The Irish Independent, 30 November 2006: British colluded in 'butchery'

The Irish Times, 30 November 2006: London must co-operate on collusion inquiries - Ahern

The Dundalk Democrat, 6 December 2006: Dundalk Bombings News Special: Reports by Anne Marie Eaton:

Taoiseach supports debate on collusion

Hope at last for victims families

Case gets attention it deserves

Truth must emerge

The Argus (Dundalk), 6 December 2006: News Special Report of Independent Commission of Inquiry into Dundalk Bombing

International Terrorism Can UK now legitimately refuse to co-operate with investigation in the light of 9/11 and London bomb?

A Culture of secrecy existed together with a grudging handing over of information

'Authorities in the Republic should have been more vigorous to bring perpetrators to justice' Principal conclusions of the Inquiry

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Here is media coverage of the fourth Barron Report:

The Irish News, 5 July 2006: "Relatives 'furious' over Barron report blunder

See also The Irish News online breaking news, 5 July 2006: Pub bombers 'treated better than victims' families'

See also: Oireachtas press release of 5 July 2006.

Daily Ireland, 6 July 2006: Blast victim’s relative hits out

The Irish Examiner, 6 July 2006: Loyalists had licence to kill Catholics, finds inquiry

The Irish Independent, 6 July 2006: Bombers 'treated better than victims'

The Irish News, 6 July 2006: Relatives want 1975 bombing inquiry

The Irish News, 6 July 2006: Horror lives on for bar owner

The Irish News, 6 July 2006: Report points to RUC reservist's farm as base for UVF operations

The Irish News, 6 July 2006: Hope that collusion theories may be brought to surface

The Irish Times, 6 July 2006: 1970s bombing victims complain of official neglect

LMFM Radio online news report, 6 July 2006: Hearings into report on Dundalk bombing to begin in September

TOM News, 6 July 2006: Latest Barron Report Highlights Need for Ahern-Blair Summit on Collusion

Daily Ireland, 7 July 2006: Taoiseach urged to call summit

Daily Ireland, 7 July 2006: Barron inquiry typically leaves more questions than answers Conclusion of report into collusion allegations between loyalists and the British government is 'unsatisfactory'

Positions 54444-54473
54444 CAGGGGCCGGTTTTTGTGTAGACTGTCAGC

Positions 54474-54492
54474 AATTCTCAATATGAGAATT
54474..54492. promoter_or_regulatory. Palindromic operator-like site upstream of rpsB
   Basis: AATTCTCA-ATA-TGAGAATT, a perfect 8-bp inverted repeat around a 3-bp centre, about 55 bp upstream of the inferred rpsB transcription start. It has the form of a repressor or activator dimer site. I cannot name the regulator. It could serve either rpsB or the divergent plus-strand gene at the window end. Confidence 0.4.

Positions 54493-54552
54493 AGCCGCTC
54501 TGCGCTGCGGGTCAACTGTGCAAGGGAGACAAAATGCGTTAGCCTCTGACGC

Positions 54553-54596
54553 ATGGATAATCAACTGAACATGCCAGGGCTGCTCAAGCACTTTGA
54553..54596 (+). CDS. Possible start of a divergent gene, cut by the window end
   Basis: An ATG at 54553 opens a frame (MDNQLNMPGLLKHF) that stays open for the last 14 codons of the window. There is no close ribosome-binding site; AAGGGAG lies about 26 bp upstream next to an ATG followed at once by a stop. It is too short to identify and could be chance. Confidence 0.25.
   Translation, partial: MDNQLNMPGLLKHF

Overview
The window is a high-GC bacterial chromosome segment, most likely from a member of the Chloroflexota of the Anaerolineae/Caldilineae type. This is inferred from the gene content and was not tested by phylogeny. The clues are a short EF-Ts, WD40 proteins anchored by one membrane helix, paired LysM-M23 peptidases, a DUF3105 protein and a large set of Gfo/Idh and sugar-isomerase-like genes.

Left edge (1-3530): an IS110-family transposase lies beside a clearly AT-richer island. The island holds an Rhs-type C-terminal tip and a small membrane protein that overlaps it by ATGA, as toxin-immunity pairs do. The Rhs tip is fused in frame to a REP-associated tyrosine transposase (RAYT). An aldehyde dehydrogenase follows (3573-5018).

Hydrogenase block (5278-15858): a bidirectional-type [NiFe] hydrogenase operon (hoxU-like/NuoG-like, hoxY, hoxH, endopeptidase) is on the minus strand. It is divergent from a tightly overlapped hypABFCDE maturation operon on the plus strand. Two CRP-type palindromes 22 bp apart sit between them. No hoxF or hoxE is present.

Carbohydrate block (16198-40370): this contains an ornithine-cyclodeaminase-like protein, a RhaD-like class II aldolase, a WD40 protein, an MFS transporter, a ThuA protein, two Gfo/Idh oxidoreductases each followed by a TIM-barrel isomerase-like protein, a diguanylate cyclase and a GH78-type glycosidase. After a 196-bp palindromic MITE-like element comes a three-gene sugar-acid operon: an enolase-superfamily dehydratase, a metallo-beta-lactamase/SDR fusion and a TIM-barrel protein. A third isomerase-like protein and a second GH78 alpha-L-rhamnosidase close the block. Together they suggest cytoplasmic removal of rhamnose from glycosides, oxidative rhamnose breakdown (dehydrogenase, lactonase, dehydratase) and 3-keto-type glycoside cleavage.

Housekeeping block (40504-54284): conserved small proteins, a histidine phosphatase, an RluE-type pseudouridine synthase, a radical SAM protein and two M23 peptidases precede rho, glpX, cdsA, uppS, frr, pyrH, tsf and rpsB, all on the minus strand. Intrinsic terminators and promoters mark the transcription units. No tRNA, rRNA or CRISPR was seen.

Daily Ireland, 7 July 2006: Families to discuss Barron report

Daily Ireland, 7 July 2006: Garda probe questions raised

The Irish News of the World, 9 July 2006: Showband massacre: shocking new report Former cop behind plot

The Newry Democrat, 11 July 2006: Collusion summit call

The Dundalk Democrat, 12 July 2006: Gardai expected bomb at Imperial

The Dundalk Democrat, 12 July 2006: Barron Report is a step closer to the truth

The Dundalk Democrat, 12 July 2006: Families will continue their campaign for justice

The Argus (Dundalk), 12 July 2006: Inquiry lists 19 suspects

The Argus (Dundalk), 12 July 2006: Members of RUC and UDR probably knew about plan to bomb Dundalk

The Argus (Dundalk), 12 July 2006: Guide to names listed by inquiry

The Argus (Dundalk), 12 July 2006: My father and family have been let down by the government

The Argus (Dundalk), 12 July 2006: Authorities reluctance to admit mistakes cost families heartache

The Argus (Dundalk), 12 July 2006:Joint Committee likely to hold series of hearings in autumn

The Argus (Dundalk), 12 July 2006: Sharp differences over fingermarks evidence

The Argus (Dundalk), 12 July 2006:Questions that still need answers

Daily Ireland, 13 July 2006: Justice Group seeks advice

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Produced in association with the Ludlow Family.

Last edited: 28 December 2006 16:20:55

 Visit the Ludlow family's websiteVisit Justice for the Forgotten  Statement by John Oliver Weir

Download the Barron Inquiry Report into the 17 May 1974 Dublin and Monaghan bombings, (pdf file)

Barron Report: on the Dublin Bombings of 1972 and 1973, can also be downloaded in pdf form

Download the Barron Report into the murder of Seamus Ludlow from the Oireachtas website (pdf file)

Copyright © 2006 the Rooney, Watters and Ludlow families. 

All rights reserved. Revised: December 28, 2006 .